Friday, September 2, 2011

H&R Block posts wider 1Q loss, takes big charge


NEW YORK (AP) — H&R Block Inc. on Thursday said that its fiscal first-quarter loss widened, largely because of a charge taken as part of its plans to sell its business consulting subsidiary.

The nation's largest tax preparer, which typically reports a loss in the first three months of its fiscal year, posted a net loss for the period ended July 31 of $175.1 million, or 57 cents per share. That compares with a loss of $130.7 million, or 41 cents per share, in the year-ago period.

The results included charges of 20 cents per share, mainly related to the sale, announced last month, of its RSM McGladrey unit. Excluding those charges, the adjusted loss was 37 cents per share.

Analysts, on average, expected a loss of 40 cents per share, according to data provided by FactSet.

Revenue fell 2 percent, to $267.6 million, from $274.5 million last year. That missed Wall Street expectations for revenue of $276.3 million.

Block, based in Kansas City, Mo., is gearing up for the 2012 tax season, which begins in January. "We had a lot of momentum that we came out of last season with, and we're looking to build on that," said Chief Financial Officer Jeff Brown in an interview.

Block announced in late August that it plans to sell RSM McGladrey back to McGladrey & Pullen LLP for about $610 million, 12 years after buying the consulting business. Since 1999, McGladrey & Pullen has operated under an alternative practice structure with RSM McGladrey. Under that arrangement, RSM McGladrey has provided nonpublic accounting services, including most tax and consulting services, while McGladrey & Pullen provided clients with public accounting services such as audits.

"We think it's the right strategy to exit the business now," Brown said. "It's good for Block, good for shareholders and good for the partners of McGladrey as well."

The deal, which still needs various approvals, is expected to close by the end of the year.

The conclusion of another deal for the company is a bigger question.

Brown said Block expects to appear Tuesday at a hearing related to the Justice Department's move to nix the company's acquisition of 2S Holdings Inc., the parent of the software company that created TaxAct. Block announced plans in October to buy TaxAct for $287.5 million, but the government is concerned about reduced competition in the market if the two companies combine.

"We continue to believe TaxAct would be a good strategic fit for the company," Brown said.

During a conference call to discuss the results, the issue of market share growth in the digital, do-it-yourself category was raised, with one analyst noting that rival Intuit Inc. recently claimed it gained market share during the 2011 tax season. Block has also made such claims.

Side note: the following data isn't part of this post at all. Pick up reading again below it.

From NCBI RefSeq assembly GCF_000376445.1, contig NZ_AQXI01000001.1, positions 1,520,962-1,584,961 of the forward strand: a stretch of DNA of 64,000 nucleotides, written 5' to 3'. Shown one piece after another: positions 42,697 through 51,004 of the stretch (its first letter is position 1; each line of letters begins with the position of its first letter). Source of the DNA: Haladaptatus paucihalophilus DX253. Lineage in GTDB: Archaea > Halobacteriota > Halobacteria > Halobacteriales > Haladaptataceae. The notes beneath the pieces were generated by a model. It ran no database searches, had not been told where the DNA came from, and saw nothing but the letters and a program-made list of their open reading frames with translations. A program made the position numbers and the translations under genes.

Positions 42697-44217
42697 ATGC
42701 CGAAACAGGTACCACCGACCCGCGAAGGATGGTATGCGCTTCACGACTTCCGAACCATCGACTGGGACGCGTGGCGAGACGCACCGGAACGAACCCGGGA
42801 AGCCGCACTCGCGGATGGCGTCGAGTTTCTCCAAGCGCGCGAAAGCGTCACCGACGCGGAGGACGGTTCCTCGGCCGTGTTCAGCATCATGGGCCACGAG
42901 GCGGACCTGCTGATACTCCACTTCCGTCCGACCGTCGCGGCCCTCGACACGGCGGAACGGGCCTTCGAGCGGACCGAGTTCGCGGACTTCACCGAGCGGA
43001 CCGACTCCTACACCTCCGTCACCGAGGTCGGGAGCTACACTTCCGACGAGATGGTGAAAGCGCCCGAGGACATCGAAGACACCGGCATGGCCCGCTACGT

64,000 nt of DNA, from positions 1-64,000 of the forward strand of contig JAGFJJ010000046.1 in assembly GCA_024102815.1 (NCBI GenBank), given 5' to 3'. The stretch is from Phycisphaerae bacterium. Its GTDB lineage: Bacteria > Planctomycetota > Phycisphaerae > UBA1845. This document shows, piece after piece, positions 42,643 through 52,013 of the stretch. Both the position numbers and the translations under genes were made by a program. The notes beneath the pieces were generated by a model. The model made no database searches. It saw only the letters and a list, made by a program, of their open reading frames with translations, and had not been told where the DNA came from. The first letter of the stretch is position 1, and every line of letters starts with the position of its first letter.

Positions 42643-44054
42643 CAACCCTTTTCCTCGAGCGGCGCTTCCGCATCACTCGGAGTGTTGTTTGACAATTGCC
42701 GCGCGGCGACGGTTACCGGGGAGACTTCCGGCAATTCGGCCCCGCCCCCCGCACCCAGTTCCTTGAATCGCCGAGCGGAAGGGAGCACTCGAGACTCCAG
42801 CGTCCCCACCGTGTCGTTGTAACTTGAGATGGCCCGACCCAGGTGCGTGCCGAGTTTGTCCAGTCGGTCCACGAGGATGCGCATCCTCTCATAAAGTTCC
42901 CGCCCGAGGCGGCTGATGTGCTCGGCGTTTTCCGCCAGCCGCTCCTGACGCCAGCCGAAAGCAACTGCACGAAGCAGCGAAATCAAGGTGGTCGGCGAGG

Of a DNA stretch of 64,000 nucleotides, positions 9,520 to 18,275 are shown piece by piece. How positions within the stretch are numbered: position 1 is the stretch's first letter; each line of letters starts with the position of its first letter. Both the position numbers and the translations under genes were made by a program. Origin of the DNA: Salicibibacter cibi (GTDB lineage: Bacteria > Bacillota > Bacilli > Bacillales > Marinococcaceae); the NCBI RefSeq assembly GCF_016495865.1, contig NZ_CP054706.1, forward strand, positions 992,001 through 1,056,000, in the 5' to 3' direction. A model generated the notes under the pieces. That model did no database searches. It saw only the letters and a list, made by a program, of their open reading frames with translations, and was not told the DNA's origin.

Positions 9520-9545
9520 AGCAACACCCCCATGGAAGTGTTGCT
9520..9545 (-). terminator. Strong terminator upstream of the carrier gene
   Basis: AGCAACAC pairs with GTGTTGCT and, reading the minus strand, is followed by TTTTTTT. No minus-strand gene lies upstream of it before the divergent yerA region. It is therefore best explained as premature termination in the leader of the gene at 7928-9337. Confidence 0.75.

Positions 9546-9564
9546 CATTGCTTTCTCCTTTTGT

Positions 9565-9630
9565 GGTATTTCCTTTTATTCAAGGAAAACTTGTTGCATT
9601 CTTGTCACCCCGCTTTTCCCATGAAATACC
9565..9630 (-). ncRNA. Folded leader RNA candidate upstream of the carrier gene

"They did mention that they gained share," said CEO William Cobb. "We gained share. It's hard to speculate, since the only information we have is IRS data and the public filings of our competitors. And essentially I think we gained share, clients and share."

Oppennheimer analyst Scott Schneeberger asked what that means for TaxAct and other players. "I think it's implied that if both you and they took share. the smaller players including TaxACT probably lost a little."

Block executives declined to speculate if that is the case.

The company said its Sand Canyon Corp., the remnants of its former Option One Mortgage business, received claims of about $35 million during the quarter for alleged breaches of representation from investors trying to hold the company responsible for investment losses related to soured mortgages. It reviewed about $48 million in prior claims during the quarter and recorded losses of about $500,000. The small amount of losses means the reserves set aside to cover such claims remain essentially unchanged, Brown said.

The fear that Block might have to buy back bad mortgages made by Option One that were used to back investments has repeatedly come up, and some analysts say it has weighed on the stock. Block executives continue to maintain that the reserves set aside are adequate for any putbacks.

In light aftermarket trading, H&R Block shares slid 83 cents, or 5.5 percent, to $14.35, after closing up 6 cents at $15.18.

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